Guest post from Helen White & Cameron Kistler of Protect Democracy:
After months of percolating, at least one redistricting case invoking the so-called “independent state legislature” theory has finally reached the Supreme Court’s “shadow docket.” In the briefest terms, proponents of that theory assert that, because the Elections Clause of Article I empowers state “Legislatures” to “prescribe” the “Times, Places and Manner of holding Elections for Senators and Representatives,” the state legislature (and only the state legislature) therefore possesses near-absolute power to regulate elections, unconstrained by the state constitution, the state courts, or the state Executive. Republicans in North Carolina are now invoking this theory in asking the Supreme Court to issue an emergency stay to prevent the use of congressional maps drawn by that state’s supreme court. Yesterday, the Court received a flurry of responsive briefs, teeing up the possibility of a decision on the theory in a matter of days.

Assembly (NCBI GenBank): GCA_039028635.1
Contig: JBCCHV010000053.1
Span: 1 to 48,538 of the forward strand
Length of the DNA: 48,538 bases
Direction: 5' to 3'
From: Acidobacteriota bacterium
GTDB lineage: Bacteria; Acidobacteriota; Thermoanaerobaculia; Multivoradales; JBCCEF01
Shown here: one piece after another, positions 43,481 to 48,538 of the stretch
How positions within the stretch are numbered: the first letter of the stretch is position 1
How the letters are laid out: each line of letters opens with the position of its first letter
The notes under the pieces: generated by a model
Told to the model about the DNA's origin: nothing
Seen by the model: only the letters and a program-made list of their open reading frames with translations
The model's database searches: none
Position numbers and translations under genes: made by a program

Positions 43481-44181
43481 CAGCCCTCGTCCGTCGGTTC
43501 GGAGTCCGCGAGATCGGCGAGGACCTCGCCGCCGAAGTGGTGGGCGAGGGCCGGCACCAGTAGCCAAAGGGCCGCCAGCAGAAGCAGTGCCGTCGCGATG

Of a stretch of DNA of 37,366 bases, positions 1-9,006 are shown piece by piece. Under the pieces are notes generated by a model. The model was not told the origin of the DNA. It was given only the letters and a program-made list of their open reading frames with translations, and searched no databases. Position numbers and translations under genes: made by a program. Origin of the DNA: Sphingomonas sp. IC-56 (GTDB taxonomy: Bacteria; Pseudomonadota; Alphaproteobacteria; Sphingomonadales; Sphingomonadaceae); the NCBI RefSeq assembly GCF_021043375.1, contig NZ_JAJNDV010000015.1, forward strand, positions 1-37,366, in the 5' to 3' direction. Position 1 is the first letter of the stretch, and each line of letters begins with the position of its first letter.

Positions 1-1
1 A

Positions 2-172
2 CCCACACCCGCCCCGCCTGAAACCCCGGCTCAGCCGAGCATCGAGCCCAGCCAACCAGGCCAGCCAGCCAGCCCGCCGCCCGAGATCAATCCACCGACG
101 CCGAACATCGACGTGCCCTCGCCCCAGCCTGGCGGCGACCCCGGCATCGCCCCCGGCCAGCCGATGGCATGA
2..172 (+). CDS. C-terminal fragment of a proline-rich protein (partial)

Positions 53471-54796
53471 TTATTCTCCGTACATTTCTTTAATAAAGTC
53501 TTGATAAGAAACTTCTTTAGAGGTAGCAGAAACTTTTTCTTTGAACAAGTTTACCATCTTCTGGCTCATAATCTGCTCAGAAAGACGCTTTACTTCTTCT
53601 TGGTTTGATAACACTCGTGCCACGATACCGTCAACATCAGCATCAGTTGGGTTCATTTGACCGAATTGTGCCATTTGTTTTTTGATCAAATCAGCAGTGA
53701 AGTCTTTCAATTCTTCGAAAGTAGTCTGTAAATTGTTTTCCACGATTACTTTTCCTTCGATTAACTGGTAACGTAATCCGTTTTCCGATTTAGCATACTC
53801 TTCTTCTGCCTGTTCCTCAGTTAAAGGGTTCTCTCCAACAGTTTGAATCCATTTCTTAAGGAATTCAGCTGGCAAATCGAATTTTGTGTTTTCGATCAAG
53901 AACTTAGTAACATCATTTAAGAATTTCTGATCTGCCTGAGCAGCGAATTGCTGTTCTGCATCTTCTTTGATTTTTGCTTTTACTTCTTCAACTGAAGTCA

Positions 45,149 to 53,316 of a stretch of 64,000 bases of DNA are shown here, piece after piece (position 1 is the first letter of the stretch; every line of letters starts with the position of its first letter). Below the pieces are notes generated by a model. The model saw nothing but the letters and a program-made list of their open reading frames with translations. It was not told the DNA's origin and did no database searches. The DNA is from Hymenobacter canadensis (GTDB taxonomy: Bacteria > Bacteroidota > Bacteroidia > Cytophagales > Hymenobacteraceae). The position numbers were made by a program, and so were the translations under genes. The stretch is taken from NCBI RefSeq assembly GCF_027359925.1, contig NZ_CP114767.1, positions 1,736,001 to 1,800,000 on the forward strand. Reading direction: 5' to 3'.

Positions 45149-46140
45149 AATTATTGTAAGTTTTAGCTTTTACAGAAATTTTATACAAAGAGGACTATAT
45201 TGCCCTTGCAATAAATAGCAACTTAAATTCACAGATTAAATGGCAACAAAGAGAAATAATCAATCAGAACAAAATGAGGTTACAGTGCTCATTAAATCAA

Respondents’ briefs raised a host of arguments opposing a stay: The State of North Carolina argued that, under the Purcell principle, it was simply too close in time to the state’s congressional primary elections to break new ground on a legal theory that could upend election administration. Other Respondents pointed to the nearly 100 years of election-law precedent that the Supreme Court would be breaking with in order to enter a stay, and underscored the serious administrability and federalism issues that would arise under the independent state legislature theory. When faced with similar arguments in the past, several Justices, including Justices Thomas, Alito, Gorsuch and, at times, Kavanaugh, have nonetheless signaled openness to the independent state legislature theory.